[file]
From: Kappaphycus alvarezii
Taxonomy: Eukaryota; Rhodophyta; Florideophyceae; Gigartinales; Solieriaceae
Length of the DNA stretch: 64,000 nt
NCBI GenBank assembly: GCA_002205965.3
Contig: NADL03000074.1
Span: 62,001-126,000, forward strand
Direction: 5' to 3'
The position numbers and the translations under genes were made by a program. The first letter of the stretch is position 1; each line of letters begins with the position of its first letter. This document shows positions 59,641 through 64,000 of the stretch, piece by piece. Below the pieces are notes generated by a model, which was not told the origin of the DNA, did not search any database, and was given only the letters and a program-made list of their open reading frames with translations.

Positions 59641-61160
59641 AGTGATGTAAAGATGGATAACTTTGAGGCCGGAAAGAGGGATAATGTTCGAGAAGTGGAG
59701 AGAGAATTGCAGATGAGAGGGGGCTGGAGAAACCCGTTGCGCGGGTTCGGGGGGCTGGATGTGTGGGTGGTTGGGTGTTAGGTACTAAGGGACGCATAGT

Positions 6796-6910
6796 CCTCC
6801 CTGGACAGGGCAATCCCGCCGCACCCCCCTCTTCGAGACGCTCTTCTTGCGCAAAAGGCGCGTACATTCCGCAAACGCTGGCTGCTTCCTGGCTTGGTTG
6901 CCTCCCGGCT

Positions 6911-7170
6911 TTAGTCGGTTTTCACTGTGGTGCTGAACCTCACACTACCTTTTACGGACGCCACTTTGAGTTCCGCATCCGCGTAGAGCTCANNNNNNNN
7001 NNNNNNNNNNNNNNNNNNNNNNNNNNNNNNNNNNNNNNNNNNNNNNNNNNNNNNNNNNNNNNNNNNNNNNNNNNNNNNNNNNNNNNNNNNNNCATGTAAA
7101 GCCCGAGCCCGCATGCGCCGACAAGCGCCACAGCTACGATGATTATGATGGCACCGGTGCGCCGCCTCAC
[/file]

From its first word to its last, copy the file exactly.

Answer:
From: Kappaphycus alvarezii
Taxonomy: Eukaryota; Rhodophyta; Florideophyceae; Gigartinales; Solieriaceae
Length of the DNA stretch: 64,000 nt
NCBI GenBank assembly: GCA_002205965.3
Contig: NADL03000074.1
Span: 62,001-126,000, forward strand
Direction: 5' to 3'
The position numbers and the translations under genes were made by a program. The first letter of the stretch is position 1; each line of letters begins with the position of its first letter. This document shows positions 59,641 through 64,000 of the stretch, piece by piece. Below the pieces are notes generated by a model, which was not told the origin of the DNA, did not search any database, and was given only the letters and a program-made list of their open reading frames with translations.

Positions 59641-61160
59641 AGTGATGTAAAGATGGATAACTTTGAGGCCGGAAAGAGGGATAATGTTCGAGAAGTGGAG
59701 AGAGAATTGCAGATGAGAGGGGGCTGGAGAAACCCGTTGCGCGGGTTCGGGGGGCTGGATGTGTGGGTGGTTGGGTGTTAGGTACTAAGGGACGCATAGT

Positions 6796-6910
6796 CCTCC
6801 CTGGACAGGGCAATCCCGCCGCACCCCCCTCTTCGAGACGCTCTTCTTGCGCAAAAGGCGCGTACATTCCGCAAACGCTGGCTGCTTCCTGGCTTGGTTG
6901 CCTCCCGGCT

Positions 6911-7170
6911 TTAGTCGGTTTTCACTGTGGTGCTGAACCTCACACTACCTTTTACGGACGCCACTTTGAGTTCCGCATCCGCGTAGAGCTCANNNNNNNN
7001 NNNNNNNNNNNNNNNNNNNNNNNNNNNNNNNNNNNNNNNNNNNNNNNNNNNNNNNNNNNNNNNNNNNNNNNNNNNNNNNNNNNNNNNNNNNNCATGTAAA
7101 GCCCGAGCCCGCATGCGCCGACAAGCGCCACAGCTACGATGATTATGATGGCACCGGTGCGCCGCCTCAC